The Defense POW/MIA Accounting Agency (DPAA) announced today that the remains of a U.S. serviceman, killed during the Korean War, have been identified and will be returned to his family for burial with full military honors.
Army Pfc. Thomas C. Stagg, 21, of Jefferson, Alabama, will be buried May 29 in Birmingham, Alabama. On Nov. 29, 1950, Stagg was a member of Company K, 3rd Battalion, 187th Airborne Infantry Regiment, on a reconnaissance patrol. The patrol encountered an enemy ambush near Hajoyang-ni, North Korea. During the battle, Stagg was killed in action and his body could not be recovered.
Between 1990 and 1994, North Korea returned 208 boxes of commingled human remains to the United States, which we determined to contain the remains of at least 400 U.S. servicemen who fought during the war. North Korean documents included in the repatriation indicate that some of the remains were recovered from the vicinity where Stagg was believed to have died.
To identify Stagg’s remains, scientists from DPAA and the Armed Forces Medical Examiner System used mitochondrial (mtDNA) DNA analysis, which matched a niece and nephew, as well as anthropological analysis and dental analysis, which matched his records, and circumstantial evidence.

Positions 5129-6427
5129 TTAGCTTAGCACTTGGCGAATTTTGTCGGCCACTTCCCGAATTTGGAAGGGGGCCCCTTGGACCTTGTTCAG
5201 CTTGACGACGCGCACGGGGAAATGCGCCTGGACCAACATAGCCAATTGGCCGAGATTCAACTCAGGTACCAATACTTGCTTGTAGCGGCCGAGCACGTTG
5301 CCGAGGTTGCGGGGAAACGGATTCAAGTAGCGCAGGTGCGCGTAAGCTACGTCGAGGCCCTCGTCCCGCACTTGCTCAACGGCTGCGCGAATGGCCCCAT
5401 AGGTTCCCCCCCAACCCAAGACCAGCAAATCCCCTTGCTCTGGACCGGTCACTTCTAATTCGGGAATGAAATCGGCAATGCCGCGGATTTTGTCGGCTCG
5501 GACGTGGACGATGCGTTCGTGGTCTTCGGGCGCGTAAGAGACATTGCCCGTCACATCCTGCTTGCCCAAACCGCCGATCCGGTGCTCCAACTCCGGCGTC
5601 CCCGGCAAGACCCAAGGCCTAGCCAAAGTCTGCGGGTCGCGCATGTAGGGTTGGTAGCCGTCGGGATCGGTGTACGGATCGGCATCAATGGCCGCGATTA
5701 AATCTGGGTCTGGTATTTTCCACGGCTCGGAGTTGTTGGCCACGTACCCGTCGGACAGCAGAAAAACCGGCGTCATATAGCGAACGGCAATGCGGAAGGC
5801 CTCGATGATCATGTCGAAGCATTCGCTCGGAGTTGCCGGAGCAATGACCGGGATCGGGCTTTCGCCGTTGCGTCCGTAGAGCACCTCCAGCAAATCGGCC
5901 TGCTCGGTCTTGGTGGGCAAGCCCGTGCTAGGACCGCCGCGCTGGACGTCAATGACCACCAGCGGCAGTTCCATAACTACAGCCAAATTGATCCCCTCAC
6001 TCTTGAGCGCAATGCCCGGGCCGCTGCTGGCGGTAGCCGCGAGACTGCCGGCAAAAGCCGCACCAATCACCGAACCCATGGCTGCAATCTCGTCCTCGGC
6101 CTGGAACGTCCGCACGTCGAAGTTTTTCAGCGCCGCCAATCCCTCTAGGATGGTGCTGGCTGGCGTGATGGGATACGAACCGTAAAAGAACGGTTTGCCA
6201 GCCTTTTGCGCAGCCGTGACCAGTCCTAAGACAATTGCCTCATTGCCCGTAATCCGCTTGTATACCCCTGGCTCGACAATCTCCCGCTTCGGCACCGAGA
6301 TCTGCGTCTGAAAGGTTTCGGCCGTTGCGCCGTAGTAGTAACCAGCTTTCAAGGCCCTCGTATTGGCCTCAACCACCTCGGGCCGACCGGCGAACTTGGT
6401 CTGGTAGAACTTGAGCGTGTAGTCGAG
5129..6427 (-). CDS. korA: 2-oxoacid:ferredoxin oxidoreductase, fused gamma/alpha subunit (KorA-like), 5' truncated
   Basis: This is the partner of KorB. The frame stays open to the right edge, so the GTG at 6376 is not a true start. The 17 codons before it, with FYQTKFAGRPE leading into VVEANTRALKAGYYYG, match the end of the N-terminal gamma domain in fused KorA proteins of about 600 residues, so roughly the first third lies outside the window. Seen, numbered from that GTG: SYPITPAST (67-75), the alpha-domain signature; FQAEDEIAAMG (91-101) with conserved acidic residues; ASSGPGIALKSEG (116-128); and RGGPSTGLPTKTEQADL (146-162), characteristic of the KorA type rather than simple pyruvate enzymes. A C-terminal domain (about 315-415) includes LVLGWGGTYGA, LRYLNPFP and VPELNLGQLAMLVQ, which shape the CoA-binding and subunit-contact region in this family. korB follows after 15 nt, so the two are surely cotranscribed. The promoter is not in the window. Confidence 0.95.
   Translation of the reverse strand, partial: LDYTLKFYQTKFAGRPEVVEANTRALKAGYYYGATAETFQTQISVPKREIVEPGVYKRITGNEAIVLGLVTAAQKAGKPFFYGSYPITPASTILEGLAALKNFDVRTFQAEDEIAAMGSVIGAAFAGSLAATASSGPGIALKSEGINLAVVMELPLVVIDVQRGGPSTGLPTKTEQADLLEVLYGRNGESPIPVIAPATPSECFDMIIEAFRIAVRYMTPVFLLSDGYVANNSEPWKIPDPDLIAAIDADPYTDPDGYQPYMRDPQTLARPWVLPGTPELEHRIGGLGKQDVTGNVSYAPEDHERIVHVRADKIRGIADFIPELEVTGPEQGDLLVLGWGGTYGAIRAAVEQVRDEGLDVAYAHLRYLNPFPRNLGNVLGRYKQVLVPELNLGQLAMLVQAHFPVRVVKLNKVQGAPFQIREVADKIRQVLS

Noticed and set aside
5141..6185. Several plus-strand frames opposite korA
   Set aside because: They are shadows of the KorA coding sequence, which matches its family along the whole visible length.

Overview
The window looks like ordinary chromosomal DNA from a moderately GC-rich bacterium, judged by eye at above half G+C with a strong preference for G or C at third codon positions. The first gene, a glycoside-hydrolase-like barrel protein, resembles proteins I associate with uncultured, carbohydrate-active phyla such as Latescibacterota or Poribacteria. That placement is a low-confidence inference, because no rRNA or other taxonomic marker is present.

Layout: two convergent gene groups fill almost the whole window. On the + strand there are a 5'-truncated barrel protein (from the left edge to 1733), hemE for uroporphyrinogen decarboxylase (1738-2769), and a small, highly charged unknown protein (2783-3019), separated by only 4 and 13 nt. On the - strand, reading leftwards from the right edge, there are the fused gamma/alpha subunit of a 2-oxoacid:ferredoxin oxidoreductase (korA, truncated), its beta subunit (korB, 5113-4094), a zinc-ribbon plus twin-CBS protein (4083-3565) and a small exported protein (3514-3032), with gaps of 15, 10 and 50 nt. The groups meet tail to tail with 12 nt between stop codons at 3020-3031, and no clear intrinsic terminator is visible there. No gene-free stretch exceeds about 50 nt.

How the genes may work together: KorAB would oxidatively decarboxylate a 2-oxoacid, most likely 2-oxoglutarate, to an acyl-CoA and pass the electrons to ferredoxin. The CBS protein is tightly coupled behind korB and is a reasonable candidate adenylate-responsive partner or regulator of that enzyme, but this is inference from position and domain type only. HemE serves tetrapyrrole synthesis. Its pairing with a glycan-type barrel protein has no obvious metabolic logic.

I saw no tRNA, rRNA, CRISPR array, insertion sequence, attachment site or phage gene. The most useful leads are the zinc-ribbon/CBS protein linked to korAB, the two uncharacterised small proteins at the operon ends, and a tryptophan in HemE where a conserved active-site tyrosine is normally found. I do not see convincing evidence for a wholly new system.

Today, 7,747 Americans remain unaccounted for from the Korean War. Using modern technology, identifications continue to be made from remains that were previously returned by North Korean officials or recovered from North Korea by American recovery teams.
For additional information on the Defense Department’s mission to account for Americans who went missing while serving our country, visit the DPAA website at www.dpaa.mil, find us on social media at www.facebook.com/dodpaa or call (703) 699-1420.